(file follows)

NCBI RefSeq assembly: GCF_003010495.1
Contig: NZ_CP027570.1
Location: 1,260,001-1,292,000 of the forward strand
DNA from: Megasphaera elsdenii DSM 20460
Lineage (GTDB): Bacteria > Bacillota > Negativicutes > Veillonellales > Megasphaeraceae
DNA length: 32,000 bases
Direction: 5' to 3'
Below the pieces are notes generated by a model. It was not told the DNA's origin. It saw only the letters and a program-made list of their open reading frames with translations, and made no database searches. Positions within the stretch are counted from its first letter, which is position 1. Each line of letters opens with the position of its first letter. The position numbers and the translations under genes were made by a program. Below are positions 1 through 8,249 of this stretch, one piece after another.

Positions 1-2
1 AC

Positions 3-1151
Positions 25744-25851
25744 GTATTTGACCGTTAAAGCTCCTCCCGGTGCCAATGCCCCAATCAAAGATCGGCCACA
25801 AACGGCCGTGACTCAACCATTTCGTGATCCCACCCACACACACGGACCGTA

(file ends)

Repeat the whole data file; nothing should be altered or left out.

NCBI RefSeq assembly: GCF_003010495.1
Contig: NZ_CP027570.1
Location: 1,260,001-1,292,000 of the forward strand
DNA from: Megasphaera elsdenii DSM 20460
Lineage (GTDB): Bacteria > Bacillota > Negativicutes > Veillonellales > Megasphaeraceae
DNA length: 32,000 bases
Direction: 5' to 3'
Below the pieces are notes generated by a model. It was not told the DNA's origin. It saw only the letters and a program-made list of their open reading frames with translations, and made no database searches. Positions within the stretch are counted from its first letter, which is position 1. Each line of letters opens with the position of its first letter. The position numbers and the translations under genes were made by a program. Below are positions 1 through 8,249 of this stretch, one piece after another.

Positions 1-2
1 AC

Positions 3-1151
Positions 25744-25851
25744 GTATTTGACCGTTAAAGCTCCTCCCGGTGCCAATGCCCCAATCAAAGATCGGCCACA
25801 AACGGCCGTGACTCAACCATTTCGTGATCCCACCCACACACACGGACCGTA